Vorschule, here we come

In Austria, the year of education immediately prior to primary school is called Vorschule (preschool) and the years preceding that are called Kindergarten, opposite of what they’re called in the US.  Also, while the “official” start to Vorschule happens the September before first grade, the preliminary evaluations and the first structured lessons begin in March of that year, since nearly all Austrian children seem to attend Kindergarten.

So, for B, that means now.

As with everything else from his school experience, this is new to us.  We had no idea that the more formal part of his education was about to begin.  We went to an informational meeting at his school last night, expecting to hear only about things for next September, and were surprised to hear about the evaluations that are set to begin in the next few weeks.

I don’t know much about kindergarten in the US, and even less about Vorschule in Austria, but it seems to me that they focus on different things.  I have the impression that American kids entering kindergarten are supposed to already be started on reading and writing, able to count and recognize numbers, and capable of dressing themselves . . . so we’ve been watching B’s progress and encouraging him to develop these skills.  Although the kids in Austria will be evaluated on things like motor coordination, emotional maturity and math skills, the vast majority of the emphasis in Vorschule appears to be on language development.  Really, almost entirely.  As the principal said last night, “Without language, we cannot have any learning”.  (But, of course, she said it in German.  What’s more amazing is that I understood her.)

And, while B’s verbal and math skills are impressive, and his drawings get more detailed every day, the emphasis for his upcoming evaluations will be on language skills — vocabulary, sentence structure, prepositions, reading comprehension (when the teacher does the reading) and verb conjugation . . . all in German.

So, my first thought was to worry.  Actually, my first reaction was to freak out with stress.  Especially because I can’t even help him.  His German is equivalent to mine (if not better), and my “help” would probably hinder more than improve his skills.  But, I don’t need to worry.  First, we were happy to find out that there is a whole separate evaluation track for kids who are learning German as a second language.  Secondly . . . when we get back to the States, is anyone going to hold his problems constructing proper German sentences against him?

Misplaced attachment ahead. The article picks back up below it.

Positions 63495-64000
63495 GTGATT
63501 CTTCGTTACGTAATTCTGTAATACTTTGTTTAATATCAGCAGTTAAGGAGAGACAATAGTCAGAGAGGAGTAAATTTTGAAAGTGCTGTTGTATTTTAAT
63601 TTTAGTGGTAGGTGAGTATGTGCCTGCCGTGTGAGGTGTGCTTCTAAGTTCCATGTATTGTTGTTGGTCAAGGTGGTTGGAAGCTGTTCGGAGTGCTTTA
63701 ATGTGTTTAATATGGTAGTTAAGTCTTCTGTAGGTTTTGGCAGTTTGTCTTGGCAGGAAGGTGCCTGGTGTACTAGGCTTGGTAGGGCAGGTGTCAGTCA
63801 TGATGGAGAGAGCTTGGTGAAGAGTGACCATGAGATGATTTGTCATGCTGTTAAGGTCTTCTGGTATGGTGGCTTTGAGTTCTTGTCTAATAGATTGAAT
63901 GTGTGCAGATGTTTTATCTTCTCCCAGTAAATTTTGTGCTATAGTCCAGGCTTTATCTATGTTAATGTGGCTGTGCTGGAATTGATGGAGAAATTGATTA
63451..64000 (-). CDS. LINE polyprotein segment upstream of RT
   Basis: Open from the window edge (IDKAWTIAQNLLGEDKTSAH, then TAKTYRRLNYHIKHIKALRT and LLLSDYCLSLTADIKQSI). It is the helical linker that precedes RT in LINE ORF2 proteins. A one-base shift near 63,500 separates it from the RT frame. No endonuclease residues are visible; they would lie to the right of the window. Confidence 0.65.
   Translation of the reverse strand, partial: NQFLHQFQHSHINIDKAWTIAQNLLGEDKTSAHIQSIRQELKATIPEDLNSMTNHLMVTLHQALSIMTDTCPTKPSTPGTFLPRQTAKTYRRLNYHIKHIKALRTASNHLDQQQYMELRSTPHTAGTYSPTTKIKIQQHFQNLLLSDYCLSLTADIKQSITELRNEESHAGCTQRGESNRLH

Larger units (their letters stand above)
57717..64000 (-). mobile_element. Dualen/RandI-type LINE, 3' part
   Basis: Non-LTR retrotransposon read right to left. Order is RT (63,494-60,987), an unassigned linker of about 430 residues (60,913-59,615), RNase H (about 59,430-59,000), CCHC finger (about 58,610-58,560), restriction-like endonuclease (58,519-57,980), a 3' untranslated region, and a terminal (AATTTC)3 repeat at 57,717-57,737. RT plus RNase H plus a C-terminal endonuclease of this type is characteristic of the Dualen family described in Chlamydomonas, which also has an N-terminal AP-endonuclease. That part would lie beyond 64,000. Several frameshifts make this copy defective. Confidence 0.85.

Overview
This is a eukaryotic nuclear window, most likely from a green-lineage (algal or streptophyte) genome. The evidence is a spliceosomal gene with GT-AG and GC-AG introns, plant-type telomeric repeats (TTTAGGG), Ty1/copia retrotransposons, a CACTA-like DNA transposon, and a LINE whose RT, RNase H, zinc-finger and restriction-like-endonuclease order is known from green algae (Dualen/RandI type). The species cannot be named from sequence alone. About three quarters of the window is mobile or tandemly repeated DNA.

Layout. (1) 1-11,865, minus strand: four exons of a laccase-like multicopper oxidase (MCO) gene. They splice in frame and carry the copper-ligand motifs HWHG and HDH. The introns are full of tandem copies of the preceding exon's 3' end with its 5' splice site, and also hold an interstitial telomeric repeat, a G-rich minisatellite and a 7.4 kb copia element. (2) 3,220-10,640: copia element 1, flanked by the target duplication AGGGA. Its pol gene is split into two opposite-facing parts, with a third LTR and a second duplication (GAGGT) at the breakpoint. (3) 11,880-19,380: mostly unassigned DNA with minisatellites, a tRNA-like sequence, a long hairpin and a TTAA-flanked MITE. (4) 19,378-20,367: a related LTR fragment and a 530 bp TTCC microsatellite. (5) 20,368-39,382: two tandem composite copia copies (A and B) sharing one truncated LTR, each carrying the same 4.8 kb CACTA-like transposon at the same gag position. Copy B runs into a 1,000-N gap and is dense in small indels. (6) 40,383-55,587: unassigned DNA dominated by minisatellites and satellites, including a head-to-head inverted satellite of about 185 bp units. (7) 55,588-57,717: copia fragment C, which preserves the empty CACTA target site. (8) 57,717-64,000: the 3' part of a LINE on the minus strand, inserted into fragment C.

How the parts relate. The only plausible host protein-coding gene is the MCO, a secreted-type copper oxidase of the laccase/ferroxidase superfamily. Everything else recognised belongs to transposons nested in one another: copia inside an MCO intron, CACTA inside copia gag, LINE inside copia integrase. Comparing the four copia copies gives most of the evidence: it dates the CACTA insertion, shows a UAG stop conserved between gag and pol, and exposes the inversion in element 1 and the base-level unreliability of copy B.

Since it’s “school”, it’s hard for me to not get worked up about it and instantly focus on how to improve his evaluation.  The overachieving perfectionist in me really wants to come out.  But, there’s no need.  He’s getting the education that he needs just by getting up every morning and going to school.  He’s learning that he can do hard things.  He’s learning to share, play well with others, take turns and ask when he doesn’t understand something.  He’s learning a whole new cultural perspective.  And he’s learning some German, too.  It’s *all* important and significant, and every day that he spends in the Austrian school system teaches him major life skills.  He’ll have his evaluation done, and the teachers know already that it will identify which areas he needs to work on.  Great!  And then they’ll work on improving those things.  What is there for me to get worked up about?

But the thing is, back in the US, I would have.  I would already be putting inadvertent pressure on him to succeed in a way that works for me.  Being here, and having to step back, gives me so much more appreciation for the system.  I have to trust and respect his teachers for their patience and expertise, for it’s perfectly clear that they are taking on a job that I could not do.  I hate to admit it, but I recognize that I might not have had the same willingness to trust in them, nor the same awareness of the need for me to stay out of it, if we were at home.  And an evaluation of “needs to improve”, in any area, would probably have put me on defensive mode instead of open acceptance, which is what I’ll most likely react with here.  But isn’t that what school is for?  Improving?  So why should that bother me?

As part of the meeting last night, we got to go through and do some of the activities B will be doing soon.  We did a rhyming game, a matching game, saw how they do “reading” comprehension, built stories with pictures, and worked on our prepositions.  And, as B will do, we did it all in German.  It was actually pretty fun, and just about at our skill level.  We learned quite a few things.  And after an hour or so of intently listening to German, trying to pull out relevant information and formulate intelligent questions, we were exhausted.

I’m kind of jealous, though.  I think I need Vorschule.  If I spent an hour each day playing those games, I’d be awesome at German.  Both Dan & I felt like we learned a lot last night — not just about the Austrian system, but some new German, too.

So, here we are.  B is about to start a new chapter of his academic career, and I’m already learning lessons about relaxing and accepting the process without obsessing over my natural desire for perfection.

In short, I think that Benjamin isn’t the only one getting an education here.

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